Frankly … posthuman Does the new generation want a car at all nowadays?

How would Generation Z like to move around in the future? As a member of this generation, our columnist Aya Jaff explains what’s important to her, and why electric vehicles might not be the answer.

By Aya Jaff

1950s photo showing a father posing with his young daughter in front of a vintage car The car as a modern family must-have. Is that still the case today? | © picture alliance / Bildagentur-online/Blend Images | Blend Images/PBNJ Property releaseoductions
An electric Volkswagen ID.3 for the same price as a Golf. A Tesla Model 3 that costs as much as a BMW 3 Series. A Renault Zoe electric subcompact whose monthly lease payment might equal a nice dinner for two in Paris … sounds affordable to me. But even a few years ago I thought electric cars were only for really wealthy people. Something that isn’t necessarily practical but that you buy for reasons of conviction and prestige. However that’s changed a lot in recent years. As car sales collapsed in Europe because of the pandemic, one category grew rapidly: electric vehicles. One reason is that purchase prices in Europe are coming remarkably close to the prices for cars with petrol or diesel engines.

We’re on an accelerated timeline

Of course these prices for e-cars are only possible because the state subsidises them so heavily. But at the end of the day, consumers just look at the price tag. Where – depending on which country is funding the subsidy – more than 10 000 US dollars can be cut from the final price. Carmakers are offering deals on electric cars to meet stricter European Union regulations on carbon dioxide emissions. In Germany, an electric Renault Zoe can be leased for 139 Euro per month, or 164 US dollars.
 
As electric cars become more mainstream, the automobile industry is rapidly approaching the tipping point when, even without subsidies, it will be as cheap, and maybe cheaper, to own a plug-in hybrid vehicle – in other words one that burns fossil fuels and at the same time has an electric motor. The car manufacturer that reaches price parity first may be positioned to dominate the segment.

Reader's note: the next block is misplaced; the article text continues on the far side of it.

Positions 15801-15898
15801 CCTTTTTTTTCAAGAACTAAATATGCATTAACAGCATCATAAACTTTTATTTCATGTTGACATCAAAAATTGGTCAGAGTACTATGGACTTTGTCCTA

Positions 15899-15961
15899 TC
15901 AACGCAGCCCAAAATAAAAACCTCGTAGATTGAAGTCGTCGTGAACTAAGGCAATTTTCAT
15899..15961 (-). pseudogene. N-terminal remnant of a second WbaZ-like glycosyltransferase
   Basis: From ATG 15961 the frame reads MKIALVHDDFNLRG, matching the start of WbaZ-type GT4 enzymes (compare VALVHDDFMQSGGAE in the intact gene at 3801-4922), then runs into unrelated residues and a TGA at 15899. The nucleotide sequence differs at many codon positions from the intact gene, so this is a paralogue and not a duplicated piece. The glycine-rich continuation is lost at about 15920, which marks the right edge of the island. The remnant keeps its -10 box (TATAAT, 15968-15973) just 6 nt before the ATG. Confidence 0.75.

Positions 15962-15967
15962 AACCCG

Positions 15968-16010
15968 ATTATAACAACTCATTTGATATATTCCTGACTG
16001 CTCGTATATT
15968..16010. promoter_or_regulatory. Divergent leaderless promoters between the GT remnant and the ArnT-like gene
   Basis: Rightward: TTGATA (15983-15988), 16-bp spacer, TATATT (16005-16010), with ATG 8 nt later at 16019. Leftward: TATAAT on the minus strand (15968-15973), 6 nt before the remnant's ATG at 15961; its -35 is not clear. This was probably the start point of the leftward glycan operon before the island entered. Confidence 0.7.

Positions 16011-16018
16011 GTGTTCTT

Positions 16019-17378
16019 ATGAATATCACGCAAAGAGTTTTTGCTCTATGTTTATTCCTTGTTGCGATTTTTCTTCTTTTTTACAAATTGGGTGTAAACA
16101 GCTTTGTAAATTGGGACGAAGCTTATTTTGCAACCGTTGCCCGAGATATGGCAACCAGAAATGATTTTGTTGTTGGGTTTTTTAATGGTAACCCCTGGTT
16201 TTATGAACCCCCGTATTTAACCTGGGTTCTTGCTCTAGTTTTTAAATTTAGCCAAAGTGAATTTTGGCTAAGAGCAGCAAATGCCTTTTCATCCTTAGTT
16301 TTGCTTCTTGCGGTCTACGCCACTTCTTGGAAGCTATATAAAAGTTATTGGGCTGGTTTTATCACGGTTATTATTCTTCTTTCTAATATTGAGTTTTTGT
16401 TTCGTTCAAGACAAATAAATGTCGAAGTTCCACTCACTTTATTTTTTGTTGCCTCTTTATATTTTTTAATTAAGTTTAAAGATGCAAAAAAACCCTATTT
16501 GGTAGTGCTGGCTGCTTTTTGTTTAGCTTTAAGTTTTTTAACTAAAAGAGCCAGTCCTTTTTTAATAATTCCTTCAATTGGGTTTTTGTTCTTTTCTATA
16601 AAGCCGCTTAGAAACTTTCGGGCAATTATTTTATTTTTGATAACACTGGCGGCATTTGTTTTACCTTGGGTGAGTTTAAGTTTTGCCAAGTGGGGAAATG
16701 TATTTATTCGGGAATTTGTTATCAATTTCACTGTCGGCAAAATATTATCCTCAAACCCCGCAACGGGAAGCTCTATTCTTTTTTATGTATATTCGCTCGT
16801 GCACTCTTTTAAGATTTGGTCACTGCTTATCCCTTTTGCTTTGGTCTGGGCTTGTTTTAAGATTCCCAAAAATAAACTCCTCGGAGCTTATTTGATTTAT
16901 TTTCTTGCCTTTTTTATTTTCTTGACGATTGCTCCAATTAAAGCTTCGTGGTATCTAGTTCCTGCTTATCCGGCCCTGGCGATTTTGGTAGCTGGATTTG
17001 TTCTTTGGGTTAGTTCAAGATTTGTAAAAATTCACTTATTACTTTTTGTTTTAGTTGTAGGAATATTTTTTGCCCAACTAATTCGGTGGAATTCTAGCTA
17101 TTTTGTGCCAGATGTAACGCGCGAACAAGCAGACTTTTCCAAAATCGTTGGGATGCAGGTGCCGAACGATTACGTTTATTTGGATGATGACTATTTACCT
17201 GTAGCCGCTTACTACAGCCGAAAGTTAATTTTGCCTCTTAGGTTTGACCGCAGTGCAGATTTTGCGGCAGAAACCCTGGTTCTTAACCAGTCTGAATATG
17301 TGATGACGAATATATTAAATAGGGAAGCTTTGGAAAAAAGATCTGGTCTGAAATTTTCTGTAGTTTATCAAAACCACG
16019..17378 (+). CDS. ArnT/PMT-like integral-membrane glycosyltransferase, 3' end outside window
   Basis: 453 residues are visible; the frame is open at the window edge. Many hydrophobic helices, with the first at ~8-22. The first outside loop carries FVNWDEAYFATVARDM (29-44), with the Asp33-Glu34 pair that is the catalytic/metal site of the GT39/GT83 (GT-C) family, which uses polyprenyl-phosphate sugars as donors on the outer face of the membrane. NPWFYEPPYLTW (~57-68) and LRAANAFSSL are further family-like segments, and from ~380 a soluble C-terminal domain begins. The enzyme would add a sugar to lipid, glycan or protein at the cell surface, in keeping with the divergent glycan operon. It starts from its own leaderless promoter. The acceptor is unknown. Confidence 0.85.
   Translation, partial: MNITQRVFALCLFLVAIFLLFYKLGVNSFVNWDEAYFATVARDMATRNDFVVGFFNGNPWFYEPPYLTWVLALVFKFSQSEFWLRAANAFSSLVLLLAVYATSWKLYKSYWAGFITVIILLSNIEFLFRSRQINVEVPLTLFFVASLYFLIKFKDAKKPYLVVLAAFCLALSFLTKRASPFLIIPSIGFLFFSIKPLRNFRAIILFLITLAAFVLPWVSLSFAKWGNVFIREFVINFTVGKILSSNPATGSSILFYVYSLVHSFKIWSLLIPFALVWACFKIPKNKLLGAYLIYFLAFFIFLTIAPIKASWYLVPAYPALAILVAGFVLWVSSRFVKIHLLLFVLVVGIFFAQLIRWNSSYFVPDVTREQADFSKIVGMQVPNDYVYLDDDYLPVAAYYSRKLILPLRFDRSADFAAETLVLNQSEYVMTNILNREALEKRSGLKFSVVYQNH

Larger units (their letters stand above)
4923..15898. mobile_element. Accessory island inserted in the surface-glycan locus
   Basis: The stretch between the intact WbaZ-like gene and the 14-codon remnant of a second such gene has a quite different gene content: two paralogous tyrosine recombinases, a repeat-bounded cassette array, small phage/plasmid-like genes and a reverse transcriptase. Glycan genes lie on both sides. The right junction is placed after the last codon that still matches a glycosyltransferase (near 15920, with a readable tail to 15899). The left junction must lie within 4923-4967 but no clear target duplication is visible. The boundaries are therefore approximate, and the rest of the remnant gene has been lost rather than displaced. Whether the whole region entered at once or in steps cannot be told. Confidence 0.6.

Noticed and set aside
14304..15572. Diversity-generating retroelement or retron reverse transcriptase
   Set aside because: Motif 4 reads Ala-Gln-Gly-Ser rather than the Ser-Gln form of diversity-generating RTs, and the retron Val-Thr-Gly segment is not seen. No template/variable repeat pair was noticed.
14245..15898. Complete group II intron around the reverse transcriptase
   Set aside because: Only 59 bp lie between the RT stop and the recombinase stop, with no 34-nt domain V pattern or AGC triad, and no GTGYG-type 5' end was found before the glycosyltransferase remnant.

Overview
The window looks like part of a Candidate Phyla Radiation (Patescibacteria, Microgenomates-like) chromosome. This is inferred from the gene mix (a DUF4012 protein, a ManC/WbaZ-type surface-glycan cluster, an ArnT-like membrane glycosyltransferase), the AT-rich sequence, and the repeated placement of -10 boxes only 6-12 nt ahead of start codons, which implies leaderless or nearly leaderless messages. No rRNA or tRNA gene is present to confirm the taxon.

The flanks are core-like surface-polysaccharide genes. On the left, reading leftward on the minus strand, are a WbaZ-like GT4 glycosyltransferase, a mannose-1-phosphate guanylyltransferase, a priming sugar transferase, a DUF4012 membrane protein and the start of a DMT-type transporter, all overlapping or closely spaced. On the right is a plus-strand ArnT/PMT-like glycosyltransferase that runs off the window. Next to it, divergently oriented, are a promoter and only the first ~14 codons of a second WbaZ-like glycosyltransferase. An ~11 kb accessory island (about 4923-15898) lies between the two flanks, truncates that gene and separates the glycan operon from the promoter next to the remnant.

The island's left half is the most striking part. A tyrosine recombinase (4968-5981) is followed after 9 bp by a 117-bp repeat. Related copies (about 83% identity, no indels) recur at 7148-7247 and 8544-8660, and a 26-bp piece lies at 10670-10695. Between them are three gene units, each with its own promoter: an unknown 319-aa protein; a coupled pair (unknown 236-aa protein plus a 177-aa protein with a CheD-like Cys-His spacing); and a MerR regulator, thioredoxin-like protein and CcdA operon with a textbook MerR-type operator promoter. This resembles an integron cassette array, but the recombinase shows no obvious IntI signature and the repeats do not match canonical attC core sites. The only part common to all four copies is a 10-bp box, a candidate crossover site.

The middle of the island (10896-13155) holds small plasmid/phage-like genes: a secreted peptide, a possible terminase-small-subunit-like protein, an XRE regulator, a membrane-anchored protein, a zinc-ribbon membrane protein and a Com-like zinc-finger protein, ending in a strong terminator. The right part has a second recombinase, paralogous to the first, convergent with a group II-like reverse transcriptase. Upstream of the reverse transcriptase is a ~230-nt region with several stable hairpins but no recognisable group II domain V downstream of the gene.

A few years ago, industry experts expected that 2025 would be the turning point. But technology is advancing faster than expected, and could be poised for a quantum leap. Hui Zhang, managing director in Germany of NIO, a Chinese electric carmaker with global ambitions, said he thought parity could be achieved in 2023. Venkat Viswanathan, an associate professor at Carnegie Mellon University who closely follows the industry, is more cautious. But he said: “We are already on a very accelerated timeline. If you asked anyone in 2010 whether we would have price parity by 2025, they would have said that was impossible.” 

A mobility turning point in real life

But does my generation, Generation Z, still need and want a car at all? Cars may still be relevant, but their significance is undergoing a fundamental change. And whilst cars remain relevant for Gen Z as well, there is an assortment of alternative modes of transport to choose from – and the number is on the increase. For example seamless integration of different mobility options, if possible including smooth transition from one means of travel to the next, is very important to my generation, because according to a study by the Zukunftsinstitut, 42 per cent of people don’t use a car, travelling instead by public transport or cycling. What matters is that mobility should not cost much. So I’m also wondering to what extent my fellow Gen Z car drivers would be willing to give up a little of our independence and swap the convenience of filling stations for more time-consuming charging points. I’m quite intrigued to see whether the new generation really will continue to show similar behaviour patterns to the previous one, or whether they actually will respond to their call for a mobility revolution in real life. So does that mean not having a car at all? Or maybe a car for local trips? Will cargo bikes replace everything? Time will tell.
 

“Frankly …”

On an alternating basis each week, our “Frankly …” column series is written by Aya Jaff, Maximilian Buddenbohm, Dominic Otiang’a and Margarita Tsomou. In “Frankly … posthuman”, Aya Jaff takes a look at technical advances and how they affect our lives and our society.